Post the success of ‘3 Idiots’, the real life ‘Raju Rastogi’ has not lost any time wallowing in the glory of the film. He has been working, meticulously, and at times ferociously, to chisel to perfection his Rustam Deboo in ‘Ferrari Ki Sawaari’. The film is steered to its destination – both literally and figuratively – thanks to the undying devotion of the two-and-a-half men, Sharman Joshi, Boman Irani and child actor Ritvik Sahore.
The film is potent with the promise of perfection and the poignant rendition of the woes of a lower middle class family that the story paints is an untarnished reflection of the truth. People whose lives have taken a sub-real trajectory – thanks to the diabolical designs of that five-lettered impediment called ‘money’ – have been portrayed beautifully in the film. A father whose life is ravaged by a friend’s jealousy; another, whose unfulfilled ambitions egg him on – at times, maniacally – to see them brought to life by his son, ‘Ferrari Ki Sawaari’ is the story of three men, and the way their lives are taken through a roller-coaster Ferrari ride.
Kayo (Ritvik Sahore) is a twelve year old who is lessoned in the moral values of life by his ethically upright father Rustam (Sharman Joshi). At times we have, as examples, some beautifully shot moments. So when a preoccupied Rustam accidentally jumps a red light with his son behind him on his rusty two-wheeler, the ‘Satyavadi Harishchandra’ Rustam goes through the pains of searching for a traffic policeman and handing him over the fine for his mistake. The reason – his son needs to imbibe the correct moral tenets of leading an untainted life. The film is alive in both its light-hearted moments and its heart-rending ones. It has, in more or less balanced proportions, equal amounts of both.
A gun-wielding corporator’s son’s wedding, an exceptionally gifted child’s cricket-playing ambitions, a surrendered-to-fate father’s frenzied wishes of sending his son to Lord’s in London – and the ubiquitous Sachin Tendulkar’s Ferrari, makes for an interesting watch. The corporator’s son, whose spineless character grows a spine during the course of the movie, demands the 560HP Ferrari as the vehicle he would be travelling in to go to the venue of his wedding. The conniving wedding planner comes up with an ingenious plan of hiring the only such Ferrari in the country – which belongs to Mrs. Tendulkar – and ropes in Rustam to escort her plan to its destination. A madcap ride follows, and everybody, knowingly or unknowingly, gets entangled in this crazy comedy of errors. With family or without, the film is undoubtedly entertaining.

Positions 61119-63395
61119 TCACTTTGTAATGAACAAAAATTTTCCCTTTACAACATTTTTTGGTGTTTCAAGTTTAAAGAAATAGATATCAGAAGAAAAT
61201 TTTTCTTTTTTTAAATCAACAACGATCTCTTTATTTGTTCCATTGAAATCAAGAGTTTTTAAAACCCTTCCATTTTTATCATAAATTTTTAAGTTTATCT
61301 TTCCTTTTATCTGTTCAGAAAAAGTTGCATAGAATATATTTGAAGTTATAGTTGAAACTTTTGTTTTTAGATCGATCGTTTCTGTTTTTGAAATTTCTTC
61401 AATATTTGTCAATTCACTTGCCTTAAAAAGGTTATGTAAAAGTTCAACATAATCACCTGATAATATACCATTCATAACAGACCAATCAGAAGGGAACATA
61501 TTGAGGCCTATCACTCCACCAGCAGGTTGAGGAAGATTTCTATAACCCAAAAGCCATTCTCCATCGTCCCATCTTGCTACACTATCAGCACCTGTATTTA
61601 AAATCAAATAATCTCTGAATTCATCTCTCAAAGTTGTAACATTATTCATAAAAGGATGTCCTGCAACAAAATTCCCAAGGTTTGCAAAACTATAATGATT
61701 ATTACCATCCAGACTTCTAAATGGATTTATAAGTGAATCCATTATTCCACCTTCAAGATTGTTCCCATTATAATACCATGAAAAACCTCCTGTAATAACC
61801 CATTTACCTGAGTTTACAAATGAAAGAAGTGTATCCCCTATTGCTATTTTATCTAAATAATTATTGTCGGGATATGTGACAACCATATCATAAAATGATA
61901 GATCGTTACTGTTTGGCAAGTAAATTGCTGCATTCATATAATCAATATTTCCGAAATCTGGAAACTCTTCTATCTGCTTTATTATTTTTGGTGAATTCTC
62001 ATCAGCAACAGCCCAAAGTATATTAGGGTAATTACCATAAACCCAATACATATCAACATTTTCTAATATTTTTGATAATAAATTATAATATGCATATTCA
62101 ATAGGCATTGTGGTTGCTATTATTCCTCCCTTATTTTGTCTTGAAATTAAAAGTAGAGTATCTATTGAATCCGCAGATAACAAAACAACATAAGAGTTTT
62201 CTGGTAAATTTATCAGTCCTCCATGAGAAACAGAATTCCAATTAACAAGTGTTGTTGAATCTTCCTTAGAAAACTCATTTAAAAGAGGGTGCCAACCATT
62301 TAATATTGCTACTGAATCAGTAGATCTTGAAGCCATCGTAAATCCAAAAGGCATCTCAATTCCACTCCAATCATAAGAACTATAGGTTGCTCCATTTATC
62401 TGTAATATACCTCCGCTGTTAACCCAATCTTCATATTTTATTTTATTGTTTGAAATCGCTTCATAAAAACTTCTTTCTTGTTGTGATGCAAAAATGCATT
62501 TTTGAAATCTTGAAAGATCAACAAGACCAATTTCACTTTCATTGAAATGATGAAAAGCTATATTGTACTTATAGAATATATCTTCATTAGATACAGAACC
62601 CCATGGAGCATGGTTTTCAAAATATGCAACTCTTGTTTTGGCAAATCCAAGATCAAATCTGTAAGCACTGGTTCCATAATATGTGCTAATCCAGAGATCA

Boman Irani as Deboo/Motey Pappa, is, as always, impeccable. The man’s quality of penetrating into the skin of a character and moulding it to encompass his finesse as an actor is deeply commendable. Irani, as the senior Deboo leaves an immense, immeasurable dent in the minds of the viewers. The actor Boman Irani emerges strong and unfaltering from beneath the mantle of the eyesight-impaired, slightly- demented, at-times-hysteric grandfather.
Ritvik Sahore, leaves his viewers thoroughly enthralled. As far as the performances in the film are concerned, the actors deserve a hundred and fifty on hundred.
The running time, however, is a tad too long. At a run time of almost two and a half hours, the film tends to lose steam a couple of times. As the film nears its intermission, there are moments which appear a bit boring and too detailed – yet, it is due to these very meticulous details that most of the film feels relatable to. As for the tepid moments, there thankfully aren’t many. A song or two could have been done away with. Vidya Balan’s ‘friendly appearance’ is likeable, not one that is capable of conjuring a tornado inside the theatres. Towards the end of the film, the flying Ferrari is a snippet of the 'irreal', but enjoyable.
A film, which has childlike ambitions as its fulcrum, needs to be seen with the eyes of a child, they say. ‘Ferrari Ki Sawaari’ comes across as mesmerising if the Dickensian footholds of reason and logic are dropped for some time. As a film which has the game of cricket as its scaffolding and thriving ground, the usage of a car belonging to the iconic cricketer might not be a phenomenal tribute, but is quite laudable. The producer and director of the film - Vidhu Vinod Chopra and Rajesh Mapuskar, have successfully pulled off their offering to the God of Cricket.